If you value thought, ideas, and intellectual progress, it’s clear that free speech has many benefits. It’s true that these benefits are generally broad macro-level benefits and hard to measure empirically. What that means is that free speech often comes down to a battle of analytics, and in this analysis, it appears that the benefits that flow from free speech outweigh the admitted harms* (e.g. saddened individuals, the promotion of falsities) that absolute free speech promotes. At that point, it becomes clear that the First Amendment’s uniqueness is beneficial, beneficial enough to propel the First Amendment to the top.
*I will harp on this again because it’s so important: the harms that need to be measured in this analysis are the harms that flow from speech that would occur despite community and other sources of non-governmental censure.
The Other Clauses
The second common misconception about the First Amendment is that it mandates separation of church and state. It does not. Public officials may use purely religious arguments, religious displays on public property are sometimes permitted, and many public schools recite a pledge (a pledge, I should note, that I’m not a fan of) calling the U.S. a nation “under God.”
The Establishment Clause prevents the U.S. government from “respecting an establishment of religion.” This is generally a good thing: It prevents an overt establishment of a state religion, which should please secularists and the religious alike, given that government intermeddling with religion would likely be problematic. The Establishment Clause also has embedded in it the libertarian view that ethics (i.e. individual morality) and politics ought to be separated.* Given the variety of conceptions of what constitutions the good or ethical life and lack of consensus on the issue, there is little doubt that it would be positively deleterious for the state to pick one such conception based on whoever happens to be in power or have influence at the time such a conception is selected.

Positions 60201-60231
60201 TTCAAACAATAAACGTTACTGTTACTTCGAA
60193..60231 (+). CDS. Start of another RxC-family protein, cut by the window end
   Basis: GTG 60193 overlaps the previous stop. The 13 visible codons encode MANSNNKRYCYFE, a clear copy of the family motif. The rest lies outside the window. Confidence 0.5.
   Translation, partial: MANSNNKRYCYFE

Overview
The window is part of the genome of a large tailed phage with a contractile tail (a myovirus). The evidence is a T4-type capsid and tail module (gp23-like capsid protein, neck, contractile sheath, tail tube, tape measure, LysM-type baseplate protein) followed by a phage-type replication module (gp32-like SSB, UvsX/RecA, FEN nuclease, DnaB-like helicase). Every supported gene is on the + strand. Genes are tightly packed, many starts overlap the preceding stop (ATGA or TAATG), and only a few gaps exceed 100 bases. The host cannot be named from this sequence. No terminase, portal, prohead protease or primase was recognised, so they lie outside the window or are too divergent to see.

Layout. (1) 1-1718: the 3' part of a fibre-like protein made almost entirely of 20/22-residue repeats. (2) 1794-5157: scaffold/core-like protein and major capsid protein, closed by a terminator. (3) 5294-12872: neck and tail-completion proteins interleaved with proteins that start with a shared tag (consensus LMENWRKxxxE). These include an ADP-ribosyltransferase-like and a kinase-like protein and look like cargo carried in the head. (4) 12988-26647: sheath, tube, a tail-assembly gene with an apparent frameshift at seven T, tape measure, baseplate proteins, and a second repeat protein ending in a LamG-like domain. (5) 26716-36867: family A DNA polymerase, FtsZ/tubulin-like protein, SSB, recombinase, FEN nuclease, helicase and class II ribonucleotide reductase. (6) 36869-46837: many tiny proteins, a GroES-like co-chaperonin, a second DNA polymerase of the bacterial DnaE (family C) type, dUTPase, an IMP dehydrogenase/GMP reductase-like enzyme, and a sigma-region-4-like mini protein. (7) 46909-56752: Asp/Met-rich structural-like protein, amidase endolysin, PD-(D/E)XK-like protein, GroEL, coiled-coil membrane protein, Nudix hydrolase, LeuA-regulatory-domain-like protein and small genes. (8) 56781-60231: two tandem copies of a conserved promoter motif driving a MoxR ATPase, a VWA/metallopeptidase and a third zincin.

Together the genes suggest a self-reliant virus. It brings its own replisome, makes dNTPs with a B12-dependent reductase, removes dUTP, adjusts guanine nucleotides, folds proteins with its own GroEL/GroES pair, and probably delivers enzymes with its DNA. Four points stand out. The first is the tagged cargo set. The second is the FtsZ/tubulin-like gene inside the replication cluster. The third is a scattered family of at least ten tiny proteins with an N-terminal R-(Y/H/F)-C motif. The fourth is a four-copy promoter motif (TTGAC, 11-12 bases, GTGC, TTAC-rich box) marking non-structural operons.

*Of course, ethics does not have to (and, in my opinion, should not) come from religion, but, for better or worse, religion is a primary source of ethics for many individuals and state endorsement of religion would effectively act as a state endorsement of a particular ethic.
More practically speaking, the Lemon test prevents the government from excessively entangling with religion—not to mention leading to one of my favorite Justice Scalia quotes: “Like some ghoul in a late-night horror movie that repeatedly sits up in its grave and shuffles abroad, after being repeatedly killed and buried, Lemon stalks our Establishment Clause jurisprudence once again…”. The Lemon test often comes up in issues of public displays and funding and whether funding of individuals or organizations involves excessive government entanglement with religion. These cases often attract a lot of public attention (e.g. whether a nativity scene outside a courthouse is constitutional), like all political issues involving religion. Ultimately, given the amount of wasteful spending by the government on deleterious projects, I generally view Establishment Clause jurisprudence to have more symbolic importance than actual importance: public displays or funding tend to be about signaling support of religion, something I’m personally against but something that, nonetheless, doesn’t do much harm. Hence, the general philosophy behind the Establish Clause certainly contributes to its top ranking, but its modern uses, reflected by the Lemon test don’t affect the rank of the First Amendment very much.